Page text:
Photographs

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Sunday, May 31, 2015

Platinum Printing Workshop

The Group and Mascot

Some Prints from first of the Week

More Prints

Negatives in front of Prints

Canyon Diablo

Assisted at a Platinum printing workshop in Santa Fe, New Mexico last week at Don Messec's studio. He run numerous workshops that involve printmaking, and food, in Santa Fe at  http://makingartsafely.com/Artists_Workshops.html

Platinum printmaking goes back to the start of photography in the 1800's. During WW1 the need for Platinum for the war stopped the use of it for photo papers and Silver papers were developed. In recent times artists started using the old formulas from the 1800's to hand coat paper and again make beautiful Platinum  prints. Platinum printing is a contact printing process. You must have a negative the same size as the print. With film that meant large view cameras, the largest I have used took a 11x14 inch sheet of film. In recent years several methods have been used to make negatives from digital files using inkjet printers and color inks. Platinum is exposed with UV light so the negatives had to work with UV light  and were made using color to block the UV light resulting in a difficult and complex process.

One of the workshops at Don's is Jon Cones who has developed a number of ink sets with seven shades of grey to make black and white prints. http://www.piezography.com/PiezoPress/. One of his ink sets had been used to make continuous tone negatives for various alternative processes. These negatives use carbon pigments and look and work like film negatives do. He also developed profiles that would also make negatives which work for platinum negatives.

 Last year I took my platinum chemicals and met him at his workshop in Santa Fe. He made a negative which on the first try made a good print. Since then Don and I have spent many days in my studio making negatives and prints, developing a work flow that was reliable and could be used to teach the process.

This was the first Platinum printing workshop at Don's and from the first day everyone was making great prints. The first photo shows the class holding some of their prints. Don is in the middle and 2ed from the left is Michael Trupiano. Michael is the guy you want around if you have any computer problem. Jim's dog also came with him from Kentucky to offer his critique.

One day we went to Diablo Canyon to get out of the studio and photograph. For a while it looked like the canyon may live up to its name as on the long dirt road in we met a Sheriff Vehicle coming out. It was followed by a State Police Vehicle then an official looking vehicle with CSI written on it in large letters. The canyon was quiet and peaceful, never found out what had happened.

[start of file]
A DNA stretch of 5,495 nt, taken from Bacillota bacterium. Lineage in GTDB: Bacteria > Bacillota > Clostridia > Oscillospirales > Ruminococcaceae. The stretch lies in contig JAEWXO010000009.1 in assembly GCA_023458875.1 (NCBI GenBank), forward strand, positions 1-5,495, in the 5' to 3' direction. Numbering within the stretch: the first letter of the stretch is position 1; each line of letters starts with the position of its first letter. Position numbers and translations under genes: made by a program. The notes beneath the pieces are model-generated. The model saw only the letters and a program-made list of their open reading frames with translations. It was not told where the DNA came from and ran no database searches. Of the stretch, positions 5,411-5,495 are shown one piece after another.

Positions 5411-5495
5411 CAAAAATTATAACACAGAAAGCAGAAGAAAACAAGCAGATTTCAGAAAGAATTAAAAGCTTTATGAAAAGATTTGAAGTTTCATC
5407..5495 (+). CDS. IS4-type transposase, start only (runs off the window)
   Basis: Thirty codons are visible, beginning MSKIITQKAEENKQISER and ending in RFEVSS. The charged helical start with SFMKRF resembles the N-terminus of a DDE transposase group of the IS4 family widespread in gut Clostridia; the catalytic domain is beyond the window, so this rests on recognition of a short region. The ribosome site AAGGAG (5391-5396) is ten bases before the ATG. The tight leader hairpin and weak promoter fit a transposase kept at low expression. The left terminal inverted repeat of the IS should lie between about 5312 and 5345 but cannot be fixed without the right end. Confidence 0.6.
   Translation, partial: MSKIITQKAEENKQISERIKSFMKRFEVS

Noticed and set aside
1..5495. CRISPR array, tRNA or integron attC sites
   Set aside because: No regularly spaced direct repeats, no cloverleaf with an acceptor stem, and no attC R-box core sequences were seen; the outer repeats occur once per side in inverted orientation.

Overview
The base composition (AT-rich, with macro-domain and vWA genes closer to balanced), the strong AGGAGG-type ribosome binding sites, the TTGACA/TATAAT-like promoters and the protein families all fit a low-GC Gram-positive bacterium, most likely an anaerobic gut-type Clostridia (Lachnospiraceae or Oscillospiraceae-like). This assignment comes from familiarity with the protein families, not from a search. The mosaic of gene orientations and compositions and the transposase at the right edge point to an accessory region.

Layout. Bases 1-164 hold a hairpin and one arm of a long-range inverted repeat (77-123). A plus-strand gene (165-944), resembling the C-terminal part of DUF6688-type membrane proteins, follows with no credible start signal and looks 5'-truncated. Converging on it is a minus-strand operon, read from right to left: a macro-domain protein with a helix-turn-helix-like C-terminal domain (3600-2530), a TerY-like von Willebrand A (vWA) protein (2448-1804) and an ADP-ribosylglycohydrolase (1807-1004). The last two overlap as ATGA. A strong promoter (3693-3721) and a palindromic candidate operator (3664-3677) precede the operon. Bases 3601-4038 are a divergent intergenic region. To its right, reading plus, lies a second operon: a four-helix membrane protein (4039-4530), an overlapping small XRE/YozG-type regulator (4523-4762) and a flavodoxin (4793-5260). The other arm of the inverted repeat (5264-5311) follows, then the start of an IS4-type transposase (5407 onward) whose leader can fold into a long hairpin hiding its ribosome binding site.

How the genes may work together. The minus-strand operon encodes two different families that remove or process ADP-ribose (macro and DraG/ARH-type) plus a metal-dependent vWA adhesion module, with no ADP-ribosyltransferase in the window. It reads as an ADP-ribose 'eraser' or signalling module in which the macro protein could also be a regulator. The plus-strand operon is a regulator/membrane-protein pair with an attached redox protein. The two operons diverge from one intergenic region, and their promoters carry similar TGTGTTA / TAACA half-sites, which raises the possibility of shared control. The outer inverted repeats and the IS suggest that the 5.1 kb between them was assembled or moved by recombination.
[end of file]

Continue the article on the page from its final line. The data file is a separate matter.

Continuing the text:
Monday, April 27, 2015

Death Valley Photo Trip

The Racetrack

Zabriskie Point

Zabriskie Point, Looking West

Don at Zabriskie Point

Near Gold Canyon

It Happens

Tuesday, February 3, 2015

Balloons, Lake Havasu






Some photos from the Balloon weekend in lake Havasu coty

Wednesday, December 31, 2014

Snow-Lake Havasu City



The Lawn Frog had no idea what to do with a Snowball

OK, enough of this "Global Warming" thing. It was 40 degrees when I woke up which is normal for the week that is our winter. By 10 AM it was 32 degrees and snowing with gusts of wind to over 30 MPH. We had a blizzard that lasted over two hours and in 30 years of living here this is the first time it had snowed at the house. The mountain above town gets snow a couple times during the winter but never down here at 680 feet above sea level.

Saturday, December 20, 2014

NYC at Christmas






NYC is always a great place to be at Christmas.

Thursday, October 9, 2014

Silverton Colorado


Yankee Boy Basin







Yankee Boy Basin is on a 4WD trail out of Ouray Colorado and in the spring, which occurs here in July, is covered in wild flowers. The waterfalls, due to the recent rains, looked like they do during the spring snow melt.

Wednesday, October 8, 2014

Bentonite Hills, Capitol Reef National Park



The Bentonite Hills in Capitol Reef National Park can in the right light be very colorful and are sometimes called Rainbow Bentonite. They are a remnant of volcanic ash and look like colorful styrofoam packing material. Beneath this is clay which can absorb large amounts of water and was used by the pioneers to seal roofs and also to lubricate wagon wheels. This also make the trails impassable in the rain.

Tuesday, October 7, 2014

Torrey Utah





A few more views from the Torrey Utah Area.

After the Rain



The rains came and now the Fremont River is too high to ford and the trails are impassable with muddy clay. These photos were taken on Utah Highway 24 between Torry and Hanksville.

Monday, October 6, 2014

Notom-Bullfrog Road and the Burr Trail

Start of the Switchbacks

Side Canyon

Paved Section at West end of Burr Trail

From highway 24 we took the Notom-Bullfrog Road which was in good condition except for a few places were washes were still running but passable. About 32 miles in the Burr Trail heads west with some spectacular rocky switchbacks. The Burr Trail ends in Boulder and the last part is paved.

Sunday, October 5, 2014

Mr Pinkertons Truck





This truck about ten miles off the highway was a well drilling rig that had been here for some time. It still had the wooden superstructure with lots large metal gears. It even had a dead rattlesnake on the seat. Next to if was a large cattle tank with a pipe from an artesian well filling it with water and running out into the desert forming a wetlands full of cattails.